Last updated: January 22, 2024


What follows is a general flow of events. Expect the unexpected and prepare to be flexible.

June 6

Meet your guide for a pre-trip meeting in Fairbanks at 4pm at Arctic Wild headquarters.

June 7

It’s a long day.  We plan to fly north from Fairbanks over the Yukon River and Arctic Circle to the arctic village of Bettles.  From Bettles we use a smaller plane  to fly into the Gates of the Arctic National Park.  We’ll land near the river with mountains all around. If the mood strikes us, we will assemble the canoes and paddle for a bit. Or we might elect to explore our surroundings on foot and save the paddling for the next day.

June 8- 13

We’ll canoe our way down the Noatak.  On days when we travel, we will spend about five hours on the river paddling about 15 miles each day.   Alternating days will be layover days when we will explore on foot from camp. We can climb peaks from every camp, but there is also lots of good walking along the river, or up pretty tundra creeks.  There will be free time each and every day after camp is pitched.  The long evening is yours to enjoy the golden arctic sunlight.

June 14

Clean up and pack our gear. Weather permitting, we’ll catch our return flight back up the Noatak, over a great many mountains and then on to Fairbanks. Remove rubber boots!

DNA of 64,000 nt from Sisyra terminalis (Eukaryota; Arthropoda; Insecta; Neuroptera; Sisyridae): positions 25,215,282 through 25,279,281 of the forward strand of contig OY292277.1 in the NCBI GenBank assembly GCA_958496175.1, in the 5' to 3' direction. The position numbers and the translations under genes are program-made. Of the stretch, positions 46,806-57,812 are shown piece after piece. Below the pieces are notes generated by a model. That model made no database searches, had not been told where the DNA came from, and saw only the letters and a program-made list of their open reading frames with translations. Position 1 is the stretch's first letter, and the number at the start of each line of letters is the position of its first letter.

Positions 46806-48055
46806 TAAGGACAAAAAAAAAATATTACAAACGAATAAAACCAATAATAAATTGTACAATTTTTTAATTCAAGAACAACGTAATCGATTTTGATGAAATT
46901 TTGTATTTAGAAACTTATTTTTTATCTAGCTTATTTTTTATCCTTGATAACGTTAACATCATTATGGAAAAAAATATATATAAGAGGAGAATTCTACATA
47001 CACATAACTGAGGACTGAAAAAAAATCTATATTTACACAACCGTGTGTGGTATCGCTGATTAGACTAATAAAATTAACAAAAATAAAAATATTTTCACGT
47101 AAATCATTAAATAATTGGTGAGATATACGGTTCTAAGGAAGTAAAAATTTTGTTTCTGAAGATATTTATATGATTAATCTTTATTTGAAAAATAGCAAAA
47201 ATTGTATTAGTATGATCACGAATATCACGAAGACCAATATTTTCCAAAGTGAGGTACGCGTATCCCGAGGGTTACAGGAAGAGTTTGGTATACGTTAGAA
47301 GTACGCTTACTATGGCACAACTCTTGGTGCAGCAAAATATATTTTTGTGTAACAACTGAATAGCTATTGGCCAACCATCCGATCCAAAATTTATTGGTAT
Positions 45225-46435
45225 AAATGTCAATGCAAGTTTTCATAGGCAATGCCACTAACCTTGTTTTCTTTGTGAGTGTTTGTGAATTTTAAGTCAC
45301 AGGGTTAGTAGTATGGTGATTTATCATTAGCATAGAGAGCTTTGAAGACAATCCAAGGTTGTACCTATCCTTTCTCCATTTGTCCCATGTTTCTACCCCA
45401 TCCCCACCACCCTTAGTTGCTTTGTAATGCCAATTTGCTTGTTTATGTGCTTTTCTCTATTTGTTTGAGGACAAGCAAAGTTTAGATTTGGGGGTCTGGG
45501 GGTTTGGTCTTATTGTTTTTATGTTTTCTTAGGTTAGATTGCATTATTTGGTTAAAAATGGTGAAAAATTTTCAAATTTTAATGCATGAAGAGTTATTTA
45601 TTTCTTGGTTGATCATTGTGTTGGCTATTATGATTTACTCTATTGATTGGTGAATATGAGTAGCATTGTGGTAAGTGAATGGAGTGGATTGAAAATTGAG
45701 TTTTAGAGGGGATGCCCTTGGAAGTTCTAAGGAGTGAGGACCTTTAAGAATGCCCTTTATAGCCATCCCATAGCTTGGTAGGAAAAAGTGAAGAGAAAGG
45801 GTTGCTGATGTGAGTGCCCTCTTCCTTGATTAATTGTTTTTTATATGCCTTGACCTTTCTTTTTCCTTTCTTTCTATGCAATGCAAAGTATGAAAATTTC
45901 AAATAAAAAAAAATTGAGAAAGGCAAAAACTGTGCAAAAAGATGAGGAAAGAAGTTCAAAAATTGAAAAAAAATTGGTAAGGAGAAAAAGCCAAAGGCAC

I had a great time. This trip was amazing in every single way. Definitely one I will never forget. ….an amazing guide. As good as you can ask for: knowledgeable, cool, great cook, always positive… Kind of guy who can turn the worst scenario into the best. Definitely the best guide I’ve ever had, hands down!

- Mario, SD, Dominican Republic



Round-trip airfare from Fairbanks

Food while in the wilderness, stoves, cooking & eating utensils

Boats, paddles, life jackets, safety & repair gear

Professional guide service

Select Camping Equipment is available from Arctic Wild


Non-camp lodging

Non-camp meals

Personal clothing and gear, See full equipment list.

Fishing gear, and fishing license

Gratuity for guide(s)


Temperatures vary dramatically in the Arctic. Temperatures range from the 20s to 70s, averaging in the high 50’s. Cold rains are possible as is snow, but typically early June is clear and sunny.  Mosquitoes should not be a problem on this trip, we hope to be gone before they hatch. That said, traveling with insect repellent (DEET) and a head-net is always prudent.


Nunamiut by Helge Ingstadt

We Live in the Arctic by Constance Helmericks

Land of Extremes by Alex Huryn

A Thousand Trails Home by Seth Kantner

People of the Noatak by Clair Fejes

More Alaska reading is available from our Bookstore

"The wilderness was spectacular, the leadership perfect."
"I am just finishing my tenth trip with you guys. As always, the trip was more than I expected and I had a great time. See you next year!"
"Of all outfitters with whom we have worked (and that is quite a number), you were by far the most organized and responsive."
"That feeling of wide open wonder, the possibilities for nearly limitless wandering, and the image of those proud caribou...that will stay with me a long time"
"Our guide was an encyclopedia on legs. He was always willing and ready to teach, to talk, to listen, to do another hike, or to lie low in camp if we were beat. He truly gave us the trip we wanted!"
client client client client client
Eileen - Canning River